March 22, 2021

Online intensive course: O My Friends There Is No Friend: Politics, Affiliation, and the Philosophy of Friendship

School of Visual Arts (SVA)

Visualizing affiliation. Illustration from Martin Grandjean, “La connaissance est un réseau, Les Cahiers du Numérique.

This summer, from June 28 through July 16, we are excited to collaborate with the University of Gothenburg’s Valand Academy of Art and Design for an online three-week intensive, O My Friends, There Is No Friend: Politics, Affiliation, and the Philosophy of Friendship. (EU passport holders should apply through Valand Academy; all others through SVA.) In the current time of isolation and social upheaval, it is all the more crucial to consider what affiliation and friendship have meant throughout history and can mean.

Across individual, collective, and societal registers, in respect of both cooperative and antagonistic entanglements, our extraordinary guest speakers and global participants will consider the complex and multiple histories of affiliation and friendship, taking into account love, familial affection, extra-familial affection, communality, fidelity, consensus, goodwill, recognition and acknowledgment, sameness and difference, oppression and freedom, and the intimate opacities of relationality. The politics and ontology of friendship, the metaphysics of togetherness and agency, and the apparatus of support structures within the spectrum of filial relations will all be considered in their entwinement with gender, race, and governmentality.

Points of reference will include Hegel’s formulation of self-overcoming, mutuality in otherness, and relational freedom; Virginia Woolf’s challenge to patriarchal representations of friendship; Carl Schmitt’s friend/enemy dichotomy; Derrida’s central text, The Politics of Friendship, and Fred Moten’s considerations of both Schmitt and Derrida; Walter Mignolo’s articulations of coloniality and decoloniality in this context; Elizabeth A. Povinelli’s visionary anthropological thinking across topologies of love and affiliation; and Sibyl A. Schwarzenbach’s discourse on friendship as a feminist political strategy, among other key terms and texts.

Among our guest speakers will be the internationally renowned scholars, artists, and curators Walter Mignolo, William H. Wannamaker Professor of Literature and director of the Center for Global Studies and the Humanities at Duke University; Elizabeth A. Povinelli, Franz Boas Professor of Anthropology and Gender Studies at Columbia University; Sybil A. Schwarzenbach, professor emeritus of philosophy and women's studies at the City University of New York; Céline Condorelli, artist and writer, London, including the books Support Structures and Notes on Friendship; and Shuddhabrata Sengupta, member of the Raqs Media Collective, Delhi, among several others soon to join us. Graduate-level participants will be selected from across disparate yet intersecting fields, including art, philosophy, design, activism and curatorial practice. The intensive will be led by Steven Henry Madoff, founding chair, MA Curatorial Practice Department, School of Visual Arts, and Mick Wilson, professor of art and director of studies for Research Education, HDK-Valand Academy of Art and Design, University of Gothenburg.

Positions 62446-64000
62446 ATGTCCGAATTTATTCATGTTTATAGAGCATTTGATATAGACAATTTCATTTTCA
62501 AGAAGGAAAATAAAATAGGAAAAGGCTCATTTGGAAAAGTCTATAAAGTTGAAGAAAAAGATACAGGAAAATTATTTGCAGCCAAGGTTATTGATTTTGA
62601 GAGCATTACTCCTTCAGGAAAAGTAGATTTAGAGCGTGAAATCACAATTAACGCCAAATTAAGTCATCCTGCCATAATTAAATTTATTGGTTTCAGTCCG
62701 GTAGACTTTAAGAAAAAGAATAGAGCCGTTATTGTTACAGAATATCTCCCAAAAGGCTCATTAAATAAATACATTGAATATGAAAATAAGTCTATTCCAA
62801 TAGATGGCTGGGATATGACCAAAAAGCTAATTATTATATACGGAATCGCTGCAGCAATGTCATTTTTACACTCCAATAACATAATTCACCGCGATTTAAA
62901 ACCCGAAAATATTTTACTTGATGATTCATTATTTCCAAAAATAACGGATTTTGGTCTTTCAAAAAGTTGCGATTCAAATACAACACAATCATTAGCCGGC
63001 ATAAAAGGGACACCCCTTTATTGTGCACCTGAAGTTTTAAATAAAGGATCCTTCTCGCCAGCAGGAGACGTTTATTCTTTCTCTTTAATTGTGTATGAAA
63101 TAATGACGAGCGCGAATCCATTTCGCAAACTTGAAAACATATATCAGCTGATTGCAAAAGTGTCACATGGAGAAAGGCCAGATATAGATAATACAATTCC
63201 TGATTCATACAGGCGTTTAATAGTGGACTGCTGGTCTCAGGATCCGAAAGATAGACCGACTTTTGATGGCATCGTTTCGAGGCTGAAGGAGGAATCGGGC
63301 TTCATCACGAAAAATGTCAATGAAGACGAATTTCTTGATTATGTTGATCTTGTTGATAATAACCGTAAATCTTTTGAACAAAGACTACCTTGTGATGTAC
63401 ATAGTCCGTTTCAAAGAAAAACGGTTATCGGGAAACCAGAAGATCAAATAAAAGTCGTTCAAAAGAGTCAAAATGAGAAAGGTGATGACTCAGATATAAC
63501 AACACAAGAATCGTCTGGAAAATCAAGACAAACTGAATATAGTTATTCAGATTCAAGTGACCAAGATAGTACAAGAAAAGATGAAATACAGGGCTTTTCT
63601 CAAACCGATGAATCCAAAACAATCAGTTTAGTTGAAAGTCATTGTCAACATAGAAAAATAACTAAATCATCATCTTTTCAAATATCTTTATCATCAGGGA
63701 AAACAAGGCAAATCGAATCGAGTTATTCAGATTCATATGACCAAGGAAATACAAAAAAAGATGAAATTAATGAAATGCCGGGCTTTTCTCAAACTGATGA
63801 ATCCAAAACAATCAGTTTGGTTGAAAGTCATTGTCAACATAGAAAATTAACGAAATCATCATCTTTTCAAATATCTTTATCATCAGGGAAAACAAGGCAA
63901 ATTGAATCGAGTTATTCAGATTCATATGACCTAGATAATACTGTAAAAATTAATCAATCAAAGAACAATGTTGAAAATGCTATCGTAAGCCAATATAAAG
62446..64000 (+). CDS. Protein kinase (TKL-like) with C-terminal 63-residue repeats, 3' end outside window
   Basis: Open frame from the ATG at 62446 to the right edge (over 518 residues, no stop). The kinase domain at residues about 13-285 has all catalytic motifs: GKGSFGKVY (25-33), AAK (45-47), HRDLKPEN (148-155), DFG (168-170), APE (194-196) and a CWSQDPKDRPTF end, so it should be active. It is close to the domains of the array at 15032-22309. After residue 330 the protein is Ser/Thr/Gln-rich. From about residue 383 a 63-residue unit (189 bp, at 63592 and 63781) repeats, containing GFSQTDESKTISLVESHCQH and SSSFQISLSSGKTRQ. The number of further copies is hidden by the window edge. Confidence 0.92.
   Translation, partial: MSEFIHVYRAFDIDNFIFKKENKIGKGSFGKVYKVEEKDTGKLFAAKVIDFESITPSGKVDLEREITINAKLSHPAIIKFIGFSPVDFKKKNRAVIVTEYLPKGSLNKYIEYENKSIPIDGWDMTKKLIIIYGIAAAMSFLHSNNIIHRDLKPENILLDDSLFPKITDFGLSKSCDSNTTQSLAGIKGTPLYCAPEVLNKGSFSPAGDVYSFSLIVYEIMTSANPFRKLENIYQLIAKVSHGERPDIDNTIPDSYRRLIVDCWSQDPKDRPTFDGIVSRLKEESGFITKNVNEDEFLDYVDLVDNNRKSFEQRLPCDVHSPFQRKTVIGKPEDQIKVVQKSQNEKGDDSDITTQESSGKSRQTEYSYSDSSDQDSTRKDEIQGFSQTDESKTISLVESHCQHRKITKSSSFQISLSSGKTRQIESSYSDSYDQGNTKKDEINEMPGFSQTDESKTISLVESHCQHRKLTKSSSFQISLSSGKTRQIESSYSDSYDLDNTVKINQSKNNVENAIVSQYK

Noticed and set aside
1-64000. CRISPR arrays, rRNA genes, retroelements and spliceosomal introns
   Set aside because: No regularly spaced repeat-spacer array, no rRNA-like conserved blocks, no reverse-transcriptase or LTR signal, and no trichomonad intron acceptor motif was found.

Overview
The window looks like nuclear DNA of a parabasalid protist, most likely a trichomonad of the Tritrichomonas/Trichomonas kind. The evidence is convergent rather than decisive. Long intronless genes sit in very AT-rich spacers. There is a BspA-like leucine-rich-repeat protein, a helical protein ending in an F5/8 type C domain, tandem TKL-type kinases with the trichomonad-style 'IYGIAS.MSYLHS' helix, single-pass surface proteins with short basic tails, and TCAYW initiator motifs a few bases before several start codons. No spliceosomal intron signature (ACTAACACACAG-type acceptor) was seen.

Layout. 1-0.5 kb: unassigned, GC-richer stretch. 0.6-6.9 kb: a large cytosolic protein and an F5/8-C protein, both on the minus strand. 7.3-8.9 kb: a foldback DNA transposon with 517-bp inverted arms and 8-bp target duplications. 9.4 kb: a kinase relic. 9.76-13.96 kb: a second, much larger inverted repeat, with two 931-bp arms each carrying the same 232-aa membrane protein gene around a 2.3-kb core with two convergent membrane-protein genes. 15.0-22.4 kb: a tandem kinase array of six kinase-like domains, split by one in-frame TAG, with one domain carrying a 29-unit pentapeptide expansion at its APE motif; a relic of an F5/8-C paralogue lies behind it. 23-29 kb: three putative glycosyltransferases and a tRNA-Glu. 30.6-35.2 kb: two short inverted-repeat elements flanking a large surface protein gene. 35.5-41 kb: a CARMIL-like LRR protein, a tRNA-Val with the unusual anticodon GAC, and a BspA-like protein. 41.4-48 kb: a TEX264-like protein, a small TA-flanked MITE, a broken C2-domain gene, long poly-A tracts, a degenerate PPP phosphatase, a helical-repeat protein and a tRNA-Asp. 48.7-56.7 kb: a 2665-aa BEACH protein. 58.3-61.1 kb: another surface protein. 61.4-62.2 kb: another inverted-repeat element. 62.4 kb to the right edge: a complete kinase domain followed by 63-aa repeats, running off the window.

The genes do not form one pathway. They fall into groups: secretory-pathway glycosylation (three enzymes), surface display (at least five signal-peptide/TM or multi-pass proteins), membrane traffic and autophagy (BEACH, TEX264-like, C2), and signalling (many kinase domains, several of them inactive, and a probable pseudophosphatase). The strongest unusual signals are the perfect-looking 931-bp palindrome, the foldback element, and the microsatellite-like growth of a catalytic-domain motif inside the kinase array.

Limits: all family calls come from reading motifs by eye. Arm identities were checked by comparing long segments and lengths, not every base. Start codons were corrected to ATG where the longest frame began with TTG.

This special intensive is an extension of MA Curatorial Practice’s ongoing concerns with considerations of activism and social justice seen in the program’s curriculum, as well as in previous events such as our summit Curatorial Activism and the Politics of Shock and the subsequent book, What about Activism?, published by Sternberg Press. For further information about the intensive, click here, and to learn more about the MA Curatorial Practice master’s degree program, please follow this link.

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